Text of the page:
The in-flight entertainment system represents a huge evolution for Azul when compared to the 2008 system used in the Embraers that Azul operates. The screen is sufficiently big and the system offers live television as well as on-demand movies and a flight map. This is not often seen in narrowbodies around the world, particularly on a domestic flight.

Main menu of Azul’s A320neo entertainment system. (Photo: AirlineGeeks | João Machado)

Live TV mode in Azul’s A320neo with USB outlets flanking the screen. (Photo: AirlineGeeks | João Machado)

The movie options were sufficient for the one-hour and a 30-minute domestic flight. Movies were offered in Portuguese, Spanish and English.

Movie options in the A320neo entertainment system. (Photo: AirlineGeeks | João Machado)

The flight map mode is quite similar to the E195’s system. (Photo: AirlineGeeks | João Machado)

This flight had also available Azul Magazine, which is a pretty interesting and quick read. This edition of the magazine promoted Bonito, a wonderful city in Brazil that Azul serves with four weekly flights from Campinas.

Azul Magazine’s cover promoted Bonito. (Photo: AirlineGeeks | João Machado)

Our cruise altitude would be 38,000 feet for the quick hop south. In a few moments, the in-flight service was started. Snack options, which change each flight, featured toasted bread, orange cake, apples, polvilho biscuit and jelly beans. To drink, options were soft drinks, as well as water and juice. Following the initial service, coffee was served.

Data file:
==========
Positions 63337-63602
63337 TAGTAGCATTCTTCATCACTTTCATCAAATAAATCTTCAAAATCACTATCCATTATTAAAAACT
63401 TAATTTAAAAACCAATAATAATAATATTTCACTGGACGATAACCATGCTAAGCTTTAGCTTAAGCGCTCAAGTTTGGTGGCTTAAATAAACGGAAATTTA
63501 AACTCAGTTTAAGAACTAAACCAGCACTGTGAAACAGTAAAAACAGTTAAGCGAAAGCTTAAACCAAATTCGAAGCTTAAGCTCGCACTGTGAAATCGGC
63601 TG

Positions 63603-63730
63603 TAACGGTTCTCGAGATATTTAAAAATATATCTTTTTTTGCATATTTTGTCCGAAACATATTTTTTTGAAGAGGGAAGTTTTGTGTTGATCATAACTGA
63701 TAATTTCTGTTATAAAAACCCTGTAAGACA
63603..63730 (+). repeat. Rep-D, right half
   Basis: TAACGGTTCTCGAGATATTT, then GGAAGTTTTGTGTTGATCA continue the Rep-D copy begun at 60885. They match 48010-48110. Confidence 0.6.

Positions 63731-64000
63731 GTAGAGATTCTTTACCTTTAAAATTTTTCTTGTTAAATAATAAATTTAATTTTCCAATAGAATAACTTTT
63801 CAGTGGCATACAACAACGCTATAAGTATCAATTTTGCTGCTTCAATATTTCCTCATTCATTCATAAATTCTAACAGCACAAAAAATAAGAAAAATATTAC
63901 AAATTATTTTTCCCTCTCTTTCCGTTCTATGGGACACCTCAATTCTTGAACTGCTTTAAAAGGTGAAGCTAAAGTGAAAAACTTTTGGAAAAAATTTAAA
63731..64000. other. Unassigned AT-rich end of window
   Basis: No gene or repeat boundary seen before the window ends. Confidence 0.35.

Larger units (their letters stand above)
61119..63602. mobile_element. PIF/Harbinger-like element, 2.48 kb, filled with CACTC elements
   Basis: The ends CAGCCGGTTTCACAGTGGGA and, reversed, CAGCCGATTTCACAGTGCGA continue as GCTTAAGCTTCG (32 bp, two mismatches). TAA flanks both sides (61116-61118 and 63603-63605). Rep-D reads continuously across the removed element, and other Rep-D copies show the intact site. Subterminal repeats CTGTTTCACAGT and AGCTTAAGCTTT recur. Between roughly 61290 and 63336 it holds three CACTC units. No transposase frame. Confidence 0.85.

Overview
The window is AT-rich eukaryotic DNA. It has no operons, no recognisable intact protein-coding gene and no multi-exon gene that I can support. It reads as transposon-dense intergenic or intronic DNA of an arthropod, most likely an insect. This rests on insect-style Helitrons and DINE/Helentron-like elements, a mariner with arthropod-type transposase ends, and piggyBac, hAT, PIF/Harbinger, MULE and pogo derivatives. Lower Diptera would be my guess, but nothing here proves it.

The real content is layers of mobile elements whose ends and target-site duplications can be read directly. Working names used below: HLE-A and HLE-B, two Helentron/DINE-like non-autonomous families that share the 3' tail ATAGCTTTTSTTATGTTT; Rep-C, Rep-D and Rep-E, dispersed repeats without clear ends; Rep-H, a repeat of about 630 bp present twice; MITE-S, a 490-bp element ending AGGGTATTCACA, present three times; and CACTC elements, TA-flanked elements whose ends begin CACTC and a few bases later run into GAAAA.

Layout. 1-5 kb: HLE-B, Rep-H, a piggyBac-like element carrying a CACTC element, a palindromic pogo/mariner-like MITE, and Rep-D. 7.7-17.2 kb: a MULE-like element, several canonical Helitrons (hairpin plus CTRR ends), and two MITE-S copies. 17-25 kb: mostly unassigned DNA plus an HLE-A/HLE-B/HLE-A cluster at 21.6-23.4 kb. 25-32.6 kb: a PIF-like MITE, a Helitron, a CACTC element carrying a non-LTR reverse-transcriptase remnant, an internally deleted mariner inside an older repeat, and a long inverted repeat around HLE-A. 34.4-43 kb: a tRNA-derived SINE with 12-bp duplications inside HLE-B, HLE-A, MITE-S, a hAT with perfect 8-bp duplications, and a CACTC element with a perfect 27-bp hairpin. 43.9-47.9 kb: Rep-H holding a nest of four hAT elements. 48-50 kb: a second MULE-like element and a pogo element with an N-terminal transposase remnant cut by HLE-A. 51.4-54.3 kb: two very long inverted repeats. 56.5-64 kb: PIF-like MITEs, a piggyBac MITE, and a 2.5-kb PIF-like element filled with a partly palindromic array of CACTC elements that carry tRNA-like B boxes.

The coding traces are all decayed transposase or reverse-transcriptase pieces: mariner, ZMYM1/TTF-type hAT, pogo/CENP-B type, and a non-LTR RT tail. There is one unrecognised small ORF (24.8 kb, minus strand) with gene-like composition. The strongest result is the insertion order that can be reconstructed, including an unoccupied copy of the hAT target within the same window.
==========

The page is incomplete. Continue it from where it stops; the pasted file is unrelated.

Coffee service by Azul. (Photo: AirlineGeeks | João Machado)

At 9:21 a.m., while we entered Rio Grande do Sul, our descent was started. An uneventful approach proceeded and at 09:46 a.m. we landed in Porto Alegre, Brazil’s southernmost capital, nine minutes before our scheduled arrival.

After landing, Azul blocks the screens completely to show an announcement of its frequent-flyer program. This may be especially bothersome for people who are watching a decisive soccer match, for example. Indeed, I believe this is exactly the reason why they block the screens.

A TudoAzul announcement blocks the screens after the landing. (Photo: AirlineGeeks | João Machado)

Azul’s A320neo PR-YRW cockpit. (Photo: AirlineGeeks | João Machado)

The last passenger off of the aircraft, I enjoyed the remote deboarding as much as I could as from September, Azul is expected to move to Porto Alegre’s new terminal. While I stayed in Porto Alegre, PR-YRW would return to Campinas as AZU4059.

Remote operations provide sights like this, in Porto Alegre. (Photo: AirlineGeeks | João Machado)

PR-YRW’s wing sharklet. (Photo: AirlineGeeks | João Machado)

AirlineGeeks would like to thank Azul for allowing us onboard both of its next-generation aircraft, the A330neo and A320neo.

João Machado


  • João Machado

    João has loved aviation since he was six-years-old when he started visiting his home airport in Porto Alegre, southern Brazil. As he always loved writing, in 2011, at age 10 he started his very own aviation blog. Many things have happened since then, and now he is putting all his efforts into being an airline executive in the future.

    View all posts